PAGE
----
IDEAS home Printed from https://ideas.repec.org/p/iaa/dpaper/201709.html
   My bibliography  Save this paper

There Is No Place like Work: Evidence on Health and Labor Market Behavior from Changing Weather Conditions

Author

Listed:
  • Adrian Chadi

    () (Institute for Labour Law and Industrial Relations in the European Union (IAAEU), Trier University)

Abstract

Ill-health is commonly believed to be detrimental for labor market outcomes. Yet, causal evidence mostly comes from analyses of severe shocks, whereas minor variations in health are not only more common but also a better target for prevention measures. This study makes use of data from the German Socio-Economic Panel merged with data on regional weather conditions prior to the date of a survey interview. Weather conditions are capable of affecting peoples’ health. While bad weather leads to minor reductions in health, the effect on working hours is, surprisingly, positive. Comprehensive survey data on time-use and subjective assessments of people’s working lives allows discussing the mechanisms behind these findings, such as whether the weather manipulates people’s allocation of working time and leisure. The evidence seems to support the idea that less healthy individuals compensate the potential impairments on labor productivity by spending some additional time at the workplace. Analyzing effect heterogeneity across subgroups, the study shows that there is only little variation across industries, but stronger increases in working time among people in part-time jobs. While there are no gender-specifics in the health impairments due to bad weather, the increase in working hours is driven by women.

Suggested Citation

  • Adrian Chadi, 2017. "There Is No Place like Work: Evidence on Health and Labor Market Behavior from Changing Weather Conditions," IAAEU Discussion Papers 201709, Institute of Labour Law and Industrial Relations in the European Union (IAAEU).
  • Handle: RePEc:iaa:dpaper:201709
    as

    Download full text from publisher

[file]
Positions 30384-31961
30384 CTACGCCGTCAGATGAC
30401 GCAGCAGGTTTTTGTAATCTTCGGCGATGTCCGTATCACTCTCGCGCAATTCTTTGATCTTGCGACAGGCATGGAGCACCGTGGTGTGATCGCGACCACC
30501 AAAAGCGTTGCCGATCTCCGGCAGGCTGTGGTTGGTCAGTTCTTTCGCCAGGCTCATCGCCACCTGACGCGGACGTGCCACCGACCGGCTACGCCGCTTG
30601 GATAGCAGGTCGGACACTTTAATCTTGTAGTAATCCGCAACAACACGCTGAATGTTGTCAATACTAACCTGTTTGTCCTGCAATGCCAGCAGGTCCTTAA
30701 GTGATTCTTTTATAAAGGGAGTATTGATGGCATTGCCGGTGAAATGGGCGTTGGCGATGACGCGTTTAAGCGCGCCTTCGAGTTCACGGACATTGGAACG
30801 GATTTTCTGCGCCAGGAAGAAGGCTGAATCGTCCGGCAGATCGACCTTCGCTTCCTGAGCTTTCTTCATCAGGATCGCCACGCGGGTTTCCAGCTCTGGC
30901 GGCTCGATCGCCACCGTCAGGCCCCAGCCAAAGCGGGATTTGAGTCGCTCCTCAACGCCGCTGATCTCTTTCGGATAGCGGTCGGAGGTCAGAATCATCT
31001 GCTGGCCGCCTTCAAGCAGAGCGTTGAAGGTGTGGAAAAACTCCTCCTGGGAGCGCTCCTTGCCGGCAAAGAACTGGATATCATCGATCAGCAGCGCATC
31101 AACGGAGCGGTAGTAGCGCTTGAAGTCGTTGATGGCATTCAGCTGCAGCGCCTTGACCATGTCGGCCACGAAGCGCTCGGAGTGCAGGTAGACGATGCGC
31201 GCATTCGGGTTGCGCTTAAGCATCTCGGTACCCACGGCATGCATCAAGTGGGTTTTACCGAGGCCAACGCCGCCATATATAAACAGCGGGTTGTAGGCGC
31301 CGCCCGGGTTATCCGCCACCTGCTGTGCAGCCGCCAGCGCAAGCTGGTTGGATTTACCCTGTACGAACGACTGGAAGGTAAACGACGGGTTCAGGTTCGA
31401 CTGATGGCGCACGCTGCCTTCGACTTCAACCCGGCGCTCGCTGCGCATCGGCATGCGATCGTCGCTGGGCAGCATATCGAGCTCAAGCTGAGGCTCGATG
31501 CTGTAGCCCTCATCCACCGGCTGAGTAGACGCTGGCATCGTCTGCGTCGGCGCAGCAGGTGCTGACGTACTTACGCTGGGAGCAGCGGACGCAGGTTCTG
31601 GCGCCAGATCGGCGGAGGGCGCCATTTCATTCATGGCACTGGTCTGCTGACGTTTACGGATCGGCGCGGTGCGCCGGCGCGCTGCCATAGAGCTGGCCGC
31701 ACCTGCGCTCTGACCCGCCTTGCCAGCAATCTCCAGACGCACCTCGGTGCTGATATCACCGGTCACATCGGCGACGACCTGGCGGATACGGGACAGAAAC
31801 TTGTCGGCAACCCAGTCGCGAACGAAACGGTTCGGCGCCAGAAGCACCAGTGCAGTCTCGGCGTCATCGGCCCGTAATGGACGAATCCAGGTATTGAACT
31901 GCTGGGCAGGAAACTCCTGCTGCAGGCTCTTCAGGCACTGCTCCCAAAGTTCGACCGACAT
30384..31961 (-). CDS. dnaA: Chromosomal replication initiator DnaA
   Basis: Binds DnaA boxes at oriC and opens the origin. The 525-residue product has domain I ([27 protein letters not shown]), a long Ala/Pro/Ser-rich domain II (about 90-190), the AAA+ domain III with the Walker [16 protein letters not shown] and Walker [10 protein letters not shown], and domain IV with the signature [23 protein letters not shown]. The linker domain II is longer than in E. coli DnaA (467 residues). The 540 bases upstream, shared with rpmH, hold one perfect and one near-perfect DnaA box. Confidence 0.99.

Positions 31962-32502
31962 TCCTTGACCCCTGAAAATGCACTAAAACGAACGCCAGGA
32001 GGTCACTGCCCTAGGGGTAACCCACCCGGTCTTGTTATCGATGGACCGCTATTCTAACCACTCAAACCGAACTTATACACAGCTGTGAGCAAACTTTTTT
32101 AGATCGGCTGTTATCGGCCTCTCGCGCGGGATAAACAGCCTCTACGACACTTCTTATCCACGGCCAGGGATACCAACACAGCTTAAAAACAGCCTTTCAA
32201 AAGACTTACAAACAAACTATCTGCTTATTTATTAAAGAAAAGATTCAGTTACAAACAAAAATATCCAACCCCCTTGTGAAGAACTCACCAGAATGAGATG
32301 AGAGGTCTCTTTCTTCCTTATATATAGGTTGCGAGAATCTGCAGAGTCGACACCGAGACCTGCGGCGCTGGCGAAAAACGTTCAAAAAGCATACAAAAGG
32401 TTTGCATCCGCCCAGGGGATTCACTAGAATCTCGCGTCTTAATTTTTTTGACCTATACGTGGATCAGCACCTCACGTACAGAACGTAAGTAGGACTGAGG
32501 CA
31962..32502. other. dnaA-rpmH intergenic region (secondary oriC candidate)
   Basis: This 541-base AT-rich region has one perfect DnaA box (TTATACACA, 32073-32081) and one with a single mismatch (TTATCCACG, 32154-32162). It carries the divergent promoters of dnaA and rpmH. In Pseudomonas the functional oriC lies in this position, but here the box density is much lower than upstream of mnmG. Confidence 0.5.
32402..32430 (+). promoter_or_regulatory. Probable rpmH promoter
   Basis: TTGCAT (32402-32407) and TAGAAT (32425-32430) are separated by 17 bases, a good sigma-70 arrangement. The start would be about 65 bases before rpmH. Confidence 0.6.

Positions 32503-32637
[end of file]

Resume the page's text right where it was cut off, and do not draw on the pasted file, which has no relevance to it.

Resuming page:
File URL: http://iaaeu.de/images/DiscussionPaper/2017_09.pdf
    File Function: First version, 2017
    Download Restriction: no

    References listed on IDEAS

    as
    1. Benjamin F. Jones & Benjamin A. Olken, 2010. "Climate Shocks and Exports," American Economic Review, American Economic Association, vol. 100(2), pages 454-459, May.
    2. Schurer, Stefanie, 2017. "Bouncing back from health shocks: Locus of control and labor supply," Journal of Economic Behavior & Organization, Elsevier, vol. 133(C), pages 1-20.
    3. Andrea Ichino & Enrico Moretti, 2009. "Biological Gender Differences, Absenteeism, and the Earnings Gap," American Economic Journal: Applied Economics, American Economic Association, vol. 1(1), pages 183-218, January.
    4. Joshua Graff Zivin & Matthew Neidell, 2014. "Temperature and the Allocation of Time: Implications for Climate Change," Journal of Labor Economics, University of Chicago Press, vol. 32(1), pages 1-26.
    5. Collewet, Marion & Sauermann, Jan, 2017. "Working hours and productivity," Labour Economics, Elsevier, vol. 47(C), pages 96-106.
    6. repec:eee:labchp:v:3:y:1999:i:pc:p:3143-3259 is not listed on IDEAS
    7. Doorley, Karina & Pestel, Nico, 2016. "Labour Supply after Inheritances and the Role of Expectations," IZA Discussion Papers 9822, Institute for the Study of Labor (IZA).
    8. Ziebarth, Nicolas R. & Karlsson, Martin, 2010. "A natural experiment on sick pay cuts, sickness absence, and labor costs," Journal of Public Economics, Elsevier, vol. 94(11-12), pages 1108-1122, December.
    9. Stephen Wu, 2003. "The Effects of Health Events on the Economic Status of Married Couples," Journal of Human Resources, University of Wisconsin Press, vol. 38(1).
    10. Olivier Deschênes & Enrico Moretti, 2009. "Extreme Weather Events, Mortality, and Migration," The Review of Economics and Statistics, MIT Press, vol. 91(4), pages 659-681, November.
    11. Azmat, Ghazala & Petrongolo, Barbara, 2014. "Gender and the labor market: What have we learned from field and lab experiments?," Labour Economics, Elsevier, vol. 30(C), pages 32-40.
    12. Puhani, Patrick A. & Sonderhof, Katja, 2010. "The effects of a sick pay reform on absence and on health-related outcomes," Journal of Health Economics, Elsevier, vol. 29(2), pages 285-302, March.
    13. Alan Barreca & Karen Clay & Olivier Deschenes & Michael Greenstone & Joseph S. Shapiro, 2016. "Adapting to Climate Change: The Remarkable Decline in the US Temperature-Mortality Relationship over the Twentieth Century," Journal of Political Economy, University of Chicago Press, vol. 124(1), pages 105-159.
    14. Marie Connolly, 2008. "Here Comes the Rain Again: Weather and the Intertemporal Substitution of Leisure," Journal of Labor Economics, University of Chicago Press, vol. 26, pages 73-100.
    15. Adrian Chadi & Laszlo Goerke, 2015. "Missing at Work – Sickness-related Absence and Subsequent Job Mobility," IAAEU Discussion Papers 201504, Institute of Labour Law and Industrial Relations in the European Union (IAAEU).
    16. Jan Goebel & Christian Krekel & Tim Tiefenbach & Nicolas Ziebarth, 2015. "How natural disasters can affect environmental concerns, risk aversion, and even politics: evidence from Fukushima and three European countries," Journal of Population Economics, Springer;European Society for Population Economics, vol. 28(4), pages 1137-1180, October.